In all Part One seminars you will be required to submit short pieces of writing about the previous week's lectures and/or assigned reading. This is a useful test of your own understanding, and a chance to identify any questions you might have on the lecture topic. This is not marked, but is mandatory, and often forms the basis of seminar discussions. Seminars can lead anywhere depending on what you and your peers have found interesting.
Seminars give you the opportunity to listen to others in the group and consider how they have approached a topic. Participating in seminars helps to build your confidence, communication skills, and understanding of the subject.
Optional Tutorials (office hours)
These are one to one meetings between you and a lecturer, where you will discuss a particular piece of work. These sessions grant you the opportunity to gain advice on the form and content of your assessment, and provide highly relevant, personal feedback on your progress.
In all three (or four) years of your degree you will spend a considerable amount of time working outside of formal lectures, seminars and tutorials. We call this self study.
Self study is an essential part of undertaking a Philosophy degree. You will need to set aside time to read and think around the subjects you are studying. You will be expected to research a wide range of sources in order to inform your thinking in essays and discussions. In addition, you will need to prepare for lectures and seminars to gain the most from them.
In your final year you will be given the option to produce an 8,000-10,000 word independently researched Dissertation. A Dissertation provides a fantastic opportunity to undertake a project on a topic of your own choosing, throughout which you will receive support from a dedicated supervisor. The Dissertation helps to further develop key skills acquired throughout your studies, for instance, time management, problem solving, communication, and organisation among others. A Dissertation is something which you can point to in the future to demonstrate transferable qualities acquired during your degree.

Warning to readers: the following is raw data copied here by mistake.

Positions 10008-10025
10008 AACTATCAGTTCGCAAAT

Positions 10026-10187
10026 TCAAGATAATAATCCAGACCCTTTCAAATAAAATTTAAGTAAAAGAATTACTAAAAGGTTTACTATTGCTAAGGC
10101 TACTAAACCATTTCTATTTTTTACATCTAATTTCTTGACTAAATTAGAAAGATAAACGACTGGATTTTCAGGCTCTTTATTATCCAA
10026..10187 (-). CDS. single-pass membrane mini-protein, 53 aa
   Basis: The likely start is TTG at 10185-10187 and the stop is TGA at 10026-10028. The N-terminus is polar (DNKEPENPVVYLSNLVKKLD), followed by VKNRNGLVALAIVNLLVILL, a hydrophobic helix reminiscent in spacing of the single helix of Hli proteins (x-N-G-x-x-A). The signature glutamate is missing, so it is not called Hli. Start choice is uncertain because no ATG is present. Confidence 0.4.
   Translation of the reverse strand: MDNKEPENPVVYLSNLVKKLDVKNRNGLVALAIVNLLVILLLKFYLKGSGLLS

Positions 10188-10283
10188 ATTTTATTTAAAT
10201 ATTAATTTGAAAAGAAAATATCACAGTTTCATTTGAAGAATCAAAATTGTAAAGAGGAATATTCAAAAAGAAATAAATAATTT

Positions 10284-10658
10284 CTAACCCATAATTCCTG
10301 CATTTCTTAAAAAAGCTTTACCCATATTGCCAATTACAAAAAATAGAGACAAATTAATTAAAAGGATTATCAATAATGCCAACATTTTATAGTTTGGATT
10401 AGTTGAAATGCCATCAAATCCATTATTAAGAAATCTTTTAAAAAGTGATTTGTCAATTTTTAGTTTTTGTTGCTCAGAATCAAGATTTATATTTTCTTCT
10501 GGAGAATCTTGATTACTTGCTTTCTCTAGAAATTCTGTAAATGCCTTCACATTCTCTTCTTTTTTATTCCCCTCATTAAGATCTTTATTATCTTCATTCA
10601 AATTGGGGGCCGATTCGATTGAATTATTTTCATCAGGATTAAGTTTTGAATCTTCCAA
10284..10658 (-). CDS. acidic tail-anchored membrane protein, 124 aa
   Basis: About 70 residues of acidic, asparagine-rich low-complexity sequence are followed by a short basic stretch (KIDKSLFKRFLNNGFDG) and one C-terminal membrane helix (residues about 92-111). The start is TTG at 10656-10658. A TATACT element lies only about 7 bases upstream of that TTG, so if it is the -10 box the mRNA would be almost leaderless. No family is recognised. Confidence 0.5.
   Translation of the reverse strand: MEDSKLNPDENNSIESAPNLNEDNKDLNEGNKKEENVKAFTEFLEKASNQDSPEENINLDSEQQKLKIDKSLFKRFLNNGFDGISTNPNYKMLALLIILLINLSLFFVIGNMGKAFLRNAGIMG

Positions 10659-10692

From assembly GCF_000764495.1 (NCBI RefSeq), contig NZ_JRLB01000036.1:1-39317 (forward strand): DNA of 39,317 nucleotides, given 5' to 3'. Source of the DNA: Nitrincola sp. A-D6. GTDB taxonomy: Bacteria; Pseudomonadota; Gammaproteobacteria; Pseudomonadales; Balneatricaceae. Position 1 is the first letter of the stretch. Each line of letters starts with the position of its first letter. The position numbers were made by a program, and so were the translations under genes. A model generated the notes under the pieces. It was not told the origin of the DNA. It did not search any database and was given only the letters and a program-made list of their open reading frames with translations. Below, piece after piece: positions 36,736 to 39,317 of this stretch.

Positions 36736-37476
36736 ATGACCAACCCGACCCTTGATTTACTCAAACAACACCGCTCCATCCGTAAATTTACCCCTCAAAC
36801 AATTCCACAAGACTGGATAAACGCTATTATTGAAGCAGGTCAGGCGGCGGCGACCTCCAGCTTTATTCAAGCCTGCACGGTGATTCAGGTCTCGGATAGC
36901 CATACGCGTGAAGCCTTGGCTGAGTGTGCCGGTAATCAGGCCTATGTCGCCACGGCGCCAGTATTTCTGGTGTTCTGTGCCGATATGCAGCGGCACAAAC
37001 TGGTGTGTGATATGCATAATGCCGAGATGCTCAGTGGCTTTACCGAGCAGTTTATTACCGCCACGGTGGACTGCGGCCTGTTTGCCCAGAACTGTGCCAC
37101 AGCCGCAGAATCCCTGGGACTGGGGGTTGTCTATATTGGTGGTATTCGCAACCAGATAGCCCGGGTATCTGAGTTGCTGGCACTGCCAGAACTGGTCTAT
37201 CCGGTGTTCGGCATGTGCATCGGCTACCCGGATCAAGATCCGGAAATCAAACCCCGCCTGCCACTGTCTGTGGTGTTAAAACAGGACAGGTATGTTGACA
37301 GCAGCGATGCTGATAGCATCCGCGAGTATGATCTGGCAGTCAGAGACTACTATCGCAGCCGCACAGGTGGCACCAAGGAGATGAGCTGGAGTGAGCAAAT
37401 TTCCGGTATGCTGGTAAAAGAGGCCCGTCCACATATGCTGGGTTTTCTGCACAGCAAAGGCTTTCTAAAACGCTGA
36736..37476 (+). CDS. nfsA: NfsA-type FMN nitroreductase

We are proud to offer students a diverse and exciting range of courses throughout their degrees. Not only do our modules cover a wide span of current and historical theories, but we also explore a variety of philosophical topics. Our main departmental strengths include moral philosophy and metaphysics together with philosophy of science and language.
For a full list of modules click here.
Here are some of the modules we run:
Please note that not every module is taught every year.
Research-led Teaching, and Other Resources for You
The University of Reading Philosophy department is focused on research led teaching. This means that our staff are actively researching and contributing to current academic debates, alongside their University teaching roles.